4. ratagonia

    ratagonia

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    I see your point.
    However, in Heaps, the 300' rope is used on exactly 2 rappels. The second, and the last. minimal chance of hanging it up.

    One reason I like the two 150's is that there is a non-zero chance of sticking the rope behind that perched block on the second to last rappel. If it gets stuck, I'd rather have a rope that gets me to the ground, and have to have someone run into town to borrow something to complete the retrieval. It's been done. Helps if it is not dark yet.

    In other words, "it depends"...

    :moses:
    Tom Collins and LonePeak like this.
  5. Tom Collins

    Tom Collins

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    I like this as the base for 3 people, and if you have more each additional person carries a short ~60' rope for working in canyon. Since most of the drops in canyon are of the short variety most can be handled toss and go with a 60' rope. Or my favorite technique in high water send the wussies :D first on meat and then bag the rope on top and jump.
    2065toyota likes this.
  6. Brian in SLC

    Brian in SLC Brian in SLC

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    2 60m ropes and 1 300'.
  7. ratagonia

    ratagonia

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    Gives you a good arm workout, while you are at it!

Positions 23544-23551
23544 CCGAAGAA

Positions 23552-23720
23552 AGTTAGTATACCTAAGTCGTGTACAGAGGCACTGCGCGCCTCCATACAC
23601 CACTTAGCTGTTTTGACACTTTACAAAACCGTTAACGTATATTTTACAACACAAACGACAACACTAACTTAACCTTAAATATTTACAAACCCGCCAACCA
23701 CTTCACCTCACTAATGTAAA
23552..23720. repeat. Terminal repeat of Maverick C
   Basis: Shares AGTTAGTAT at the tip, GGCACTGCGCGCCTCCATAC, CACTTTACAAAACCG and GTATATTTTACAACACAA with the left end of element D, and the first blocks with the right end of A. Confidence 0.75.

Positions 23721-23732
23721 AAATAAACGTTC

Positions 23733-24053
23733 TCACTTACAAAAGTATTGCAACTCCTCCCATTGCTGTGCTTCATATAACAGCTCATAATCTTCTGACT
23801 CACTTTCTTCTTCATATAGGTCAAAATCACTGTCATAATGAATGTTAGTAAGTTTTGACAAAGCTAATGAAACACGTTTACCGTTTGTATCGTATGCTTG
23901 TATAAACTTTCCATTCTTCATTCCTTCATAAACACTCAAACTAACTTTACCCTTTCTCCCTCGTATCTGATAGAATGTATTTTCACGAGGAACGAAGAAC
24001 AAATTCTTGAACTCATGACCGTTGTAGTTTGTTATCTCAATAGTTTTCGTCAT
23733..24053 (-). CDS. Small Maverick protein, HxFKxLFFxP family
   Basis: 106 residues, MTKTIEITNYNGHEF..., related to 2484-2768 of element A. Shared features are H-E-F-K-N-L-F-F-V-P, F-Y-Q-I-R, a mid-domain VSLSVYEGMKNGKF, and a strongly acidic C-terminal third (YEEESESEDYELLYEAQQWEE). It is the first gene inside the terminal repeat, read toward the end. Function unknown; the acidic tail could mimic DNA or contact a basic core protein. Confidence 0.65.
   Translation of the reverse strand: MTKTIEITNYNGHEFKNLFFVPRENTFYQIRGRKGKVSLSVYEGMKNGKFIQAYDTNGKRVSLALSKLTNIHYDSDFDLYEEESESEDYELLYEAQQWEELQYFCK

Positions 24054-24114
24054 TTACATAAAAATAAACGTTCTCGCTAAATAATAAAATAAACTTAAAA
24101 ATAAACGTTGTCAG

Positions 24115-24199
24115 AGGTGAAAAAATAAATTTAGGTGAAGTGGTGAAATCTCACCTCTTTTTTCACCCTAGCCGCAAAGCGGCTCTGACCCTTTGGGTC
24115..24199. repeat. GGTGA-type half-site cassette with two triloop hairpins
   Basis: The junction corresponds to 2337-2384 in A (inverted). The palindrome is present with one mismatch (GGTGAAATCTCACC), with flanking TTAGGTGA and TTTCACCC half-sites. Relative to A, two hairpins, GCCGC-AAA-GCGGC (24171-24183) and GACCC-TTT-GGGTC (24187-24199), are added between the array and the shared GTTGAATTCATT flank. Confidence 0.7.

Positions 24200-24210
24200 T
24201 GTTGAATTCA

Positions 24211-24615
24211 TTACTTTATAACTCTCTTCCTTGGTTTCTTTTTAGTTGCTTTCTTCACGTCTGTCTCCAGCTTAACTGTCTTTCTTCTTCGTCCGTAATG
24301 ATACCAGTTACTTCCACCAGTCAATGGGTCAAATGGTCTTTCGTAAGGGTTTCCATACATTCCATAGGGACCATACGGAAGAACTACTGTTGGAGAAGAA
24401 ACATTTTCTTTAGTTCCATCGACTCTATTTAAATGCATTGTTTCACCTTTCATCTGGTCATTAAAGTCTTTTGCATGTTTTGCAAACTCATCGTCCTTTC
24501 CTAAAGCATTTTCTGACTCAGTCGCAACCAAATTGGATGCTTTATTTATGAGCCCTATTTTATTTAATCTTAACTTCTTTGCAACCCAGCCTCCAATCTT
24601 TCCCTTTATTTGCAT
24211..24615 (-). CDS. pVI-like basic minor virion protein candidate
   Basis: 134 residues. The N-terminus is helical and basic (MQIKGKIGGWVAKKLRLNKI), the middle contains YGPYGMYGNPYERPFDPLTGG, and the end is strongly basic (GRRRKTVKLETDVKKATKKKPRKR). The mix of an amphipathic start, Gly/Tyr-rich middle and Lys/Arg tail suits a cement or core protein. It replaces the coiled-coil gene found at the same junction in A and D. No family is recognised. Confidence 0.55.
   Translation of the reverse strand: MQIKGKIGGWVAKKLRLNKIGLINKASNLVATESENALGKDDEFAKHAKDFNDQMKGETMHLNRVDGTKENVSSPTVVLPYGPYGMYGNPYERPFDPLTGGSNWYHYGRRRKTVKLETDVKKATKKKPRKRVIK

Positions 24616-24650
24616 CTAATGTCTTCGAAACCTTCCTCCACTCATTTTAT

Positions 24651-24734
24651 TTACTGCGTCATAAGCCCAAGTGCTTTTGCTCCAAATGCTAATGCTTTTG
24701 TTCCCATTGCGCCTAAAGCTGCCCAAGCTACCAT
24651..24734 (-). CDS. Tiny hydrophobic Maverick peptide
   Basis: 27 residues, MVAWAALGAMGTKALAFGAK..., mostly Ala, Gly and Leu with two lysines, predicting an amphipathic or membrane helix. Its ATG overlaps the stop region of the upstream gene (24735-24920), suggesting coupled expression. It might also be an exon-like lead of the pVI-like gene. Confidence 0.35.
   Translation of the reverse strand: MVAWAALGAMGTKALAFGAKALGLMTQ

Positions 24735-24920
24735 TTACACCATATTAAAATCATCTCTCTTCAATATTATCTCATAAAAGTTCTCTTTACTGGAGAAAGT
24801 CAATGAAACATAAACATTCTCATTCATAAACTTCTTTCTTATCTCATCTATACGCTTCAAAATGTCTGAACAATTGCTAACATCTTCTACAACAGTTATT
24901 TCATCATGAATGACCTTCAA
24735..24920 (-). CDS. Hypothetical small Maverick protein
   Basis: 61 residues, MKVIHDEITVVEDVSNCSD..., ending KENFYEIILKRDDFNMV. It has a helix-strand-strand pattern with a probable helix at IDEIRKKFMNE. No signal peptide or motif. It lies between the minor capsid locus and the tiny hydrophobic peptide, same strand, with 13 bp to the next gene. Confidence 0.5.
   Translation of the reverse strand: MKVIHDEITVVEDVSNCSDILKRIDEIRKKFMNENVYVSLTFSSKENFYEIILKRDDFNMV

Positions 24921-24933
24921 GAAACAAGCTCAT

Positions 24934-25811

T
  8. gajslk

    gajslk

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    We went through once with a 100 footer* as our in-canyon rope. It was just barely long enough for that drop. Just barely as in really freaking scary unless getting down to the last six inches of rope in your hand and then reaching for safety while 450 feet off the deck doesn't bother you. It was long enough for everything in the canyon.

    *Fairly new rope, probably cut a little long to allow for shrinkage. Exact length at the time unknown.

    Gordon
  9. ratagonia

    ratagonia

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    Good to KNOW, thanks Gordon. Let's change that to, say, 58 feet.

    Tom
  10. Kip Marshall

    Kip Marshall

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    Group of 4: 3x120's and a 360 in a drybag. The drop in to Phantom can be handled with 2x120's.
  11. ratagonia

    ratagonia

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    Yes, it CAN be. Did that with you. What a Cluster! Rapping down the face though longer sure seems to work better.

    Differ'nt strokes for Differ'nt folks!

    :moses:
  12. Kip Marshall

    Kip Marshall

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    Don't be afraid of the razors edge....

    And normally, it goes quite fast.